# 'Almost irrational' numbers?

1. Aug 11, 2013

### guysensei1

Does any known rational number look irrational at first glance but when calculated to 100s or 1000s of digits actually resolve into a repeating sequence? Have they deceived mathematicians?

2. Aug 11, 2013

### HallsofIvy

What do you mean by "look irrational"? Obviously, there exist a number whose decimal expansion is identical to $\pi$ for the first, say, 10 million decimal places, then is just "5"s after that. That is a rational number. Would you say it "looks irrational"?

3. Aug 11, 2013

### MathJakob

I think what he means, is there a number which appears irrational, but then after a couple hundred or thousand digits it repeats, meaning it isn't actually irrational.

For example if after 14trillion digits $\pi$ "resets" and started $14159....$ again. Which of course it doesn't but this is what the OP means I think.

Last edited: Aug 11, 2013
4. Aug 11, 2013

### guysensei1

What I meant to say was:

Are there any numbers that mathematicians thought were irrational for some time then was proven rational? And as an expansion, what about the converse?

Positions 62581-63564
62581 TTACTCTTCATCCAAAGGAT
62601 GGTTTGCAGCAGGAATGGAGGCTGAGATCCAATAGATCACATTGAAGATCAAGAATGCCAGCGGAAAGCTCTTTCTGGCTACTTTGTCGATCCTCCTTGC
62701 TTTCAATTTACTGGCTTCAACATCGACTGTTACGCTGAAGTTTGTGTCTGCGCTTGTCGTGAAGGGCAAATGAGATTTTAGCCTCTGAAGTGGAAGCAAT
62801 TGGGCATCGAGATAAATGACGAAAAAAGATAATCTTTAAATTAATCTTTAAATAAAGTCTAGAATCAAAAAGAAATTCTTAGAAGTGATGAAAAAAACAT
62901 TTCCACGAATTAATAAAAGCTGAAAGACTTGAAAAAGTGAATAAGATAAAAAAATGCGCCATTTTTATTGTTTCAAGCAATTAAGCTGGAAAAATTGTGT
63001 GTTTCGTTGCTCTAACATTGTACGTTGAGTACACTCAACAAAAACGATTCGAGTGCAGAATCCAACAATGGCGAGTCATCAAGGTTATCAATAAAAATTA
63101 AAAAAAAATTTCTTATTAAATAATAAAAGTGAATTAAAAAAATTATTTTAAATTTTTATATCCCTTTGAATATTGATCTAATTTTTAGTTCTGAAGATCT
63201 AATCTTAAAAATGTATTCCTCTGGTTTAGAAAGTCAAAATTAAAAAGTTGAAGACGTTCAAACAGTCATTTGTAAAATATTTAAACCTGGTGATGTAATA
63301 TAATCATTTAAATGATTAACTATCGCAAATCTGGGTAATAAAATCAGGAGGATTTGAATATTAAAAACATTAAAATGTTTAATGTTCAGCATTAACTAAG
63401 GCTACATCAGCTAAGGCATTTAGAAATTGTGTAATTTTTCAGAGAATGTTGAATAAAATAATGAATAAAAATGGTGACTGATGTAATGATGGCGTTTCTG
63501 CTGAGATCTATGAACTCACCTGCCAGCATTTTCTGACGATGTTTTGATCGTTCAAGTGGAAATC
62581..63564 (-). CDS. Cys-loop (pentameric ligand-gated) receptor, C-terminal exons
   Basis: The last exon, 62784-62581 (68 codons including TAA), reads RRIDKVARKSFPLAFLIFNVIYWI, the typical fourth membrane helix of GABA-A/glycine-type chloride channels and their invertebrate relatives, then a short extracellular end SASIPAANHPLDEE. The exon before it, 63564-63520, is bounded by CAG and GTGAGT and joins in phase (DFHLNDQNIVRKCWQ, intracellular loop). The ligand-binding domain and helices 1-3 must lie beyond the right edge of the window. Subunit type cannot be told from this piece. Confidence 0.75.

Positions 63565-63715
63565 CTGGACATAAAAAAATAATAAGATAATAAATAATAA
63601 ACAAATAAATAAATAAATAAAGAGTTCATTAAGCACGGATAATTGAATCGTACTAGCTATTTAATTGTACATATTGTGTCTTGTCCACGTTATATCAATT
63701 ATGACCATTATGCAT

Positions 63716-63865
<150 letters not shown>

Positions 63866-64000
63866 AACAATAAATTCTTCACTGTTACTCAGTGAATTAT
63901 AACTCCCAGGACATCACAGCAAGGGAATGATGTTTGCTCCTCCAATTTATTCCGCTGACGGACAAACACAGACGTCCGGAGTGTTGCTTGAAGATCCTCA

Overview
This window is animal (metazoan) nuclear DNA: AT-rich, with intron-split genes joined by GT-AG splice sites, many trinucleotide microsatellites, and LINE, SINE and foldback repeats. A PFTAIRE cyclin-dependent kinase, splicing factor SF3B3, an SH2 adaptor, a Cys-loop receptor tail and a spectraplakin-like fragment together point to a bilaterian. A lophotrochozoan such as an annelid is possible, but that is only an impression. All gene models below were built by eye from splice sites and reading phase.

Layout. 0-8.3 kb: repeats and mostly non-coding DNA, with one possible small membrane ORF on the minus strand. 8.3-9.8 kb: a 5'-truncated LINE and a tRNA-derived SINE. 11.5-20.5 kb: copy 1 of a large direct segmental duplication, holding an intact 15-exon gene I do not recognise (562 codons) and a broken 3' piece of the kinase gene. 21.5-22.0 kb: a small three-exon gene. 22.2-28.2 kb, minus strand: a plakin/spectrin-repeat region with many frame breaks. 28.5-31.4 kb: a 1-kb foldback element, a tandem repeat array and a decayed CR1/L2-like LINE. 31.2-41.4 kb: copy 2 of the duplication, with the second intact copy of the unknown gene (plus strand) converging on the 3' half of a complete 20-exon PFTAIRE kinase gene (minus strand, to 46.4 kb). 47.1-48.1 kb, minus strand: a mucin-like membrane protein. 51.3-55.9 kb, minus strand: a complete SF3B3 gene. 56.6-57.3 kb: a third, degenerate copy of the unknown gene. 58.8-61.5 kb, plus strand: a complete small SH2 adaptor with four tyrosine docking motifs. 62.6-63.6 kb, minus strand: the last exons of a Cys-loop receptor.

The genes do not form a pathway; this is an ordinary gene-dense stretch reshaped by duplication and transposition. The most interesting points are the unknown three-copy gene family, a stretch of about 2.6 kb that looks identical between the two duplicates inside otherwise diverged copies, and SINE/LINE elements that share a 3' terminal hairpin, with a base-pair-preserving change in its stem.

5. Aug 11, 2013

### Staff: Mentor

We don't look at the decimal representation of a number to decide if it is rational or not, we prove that there are no integers a and b such that a/b is equal to the number.

For example: http://www.math.utah.edu/~pa/math/q1.html

6. Aug 11, 2013

### Boorglar

I think guysensei1 is thinking about numbers that aren't artificially constructed for the purpose of "looking" irrational (like the example with pi's first 10^6 digits followed by 5's), but rather for 'natural' examples, where a given number was conjectured to be irrational by most mathematicians until someone proved it was in fact rational.

The Euler-Mascheroni constant is believed to be irrational, but no one has managed to prove this yet. If it turns out to be rational, this would be a perfect example. In any case, I believe a whole bunch of digits have been computed without any periodic pattern revealed yet.

A trivial example of the converse would be the square root of 2, since before the proof that it was irrational, Greek mathematicians believed every length could be expressed in terms of integer ratios. You could also look up "almost-integer", which give a lot of examples for numbers that are very close to integers:
http://en.wikipedia.org/wiki/Almost_integer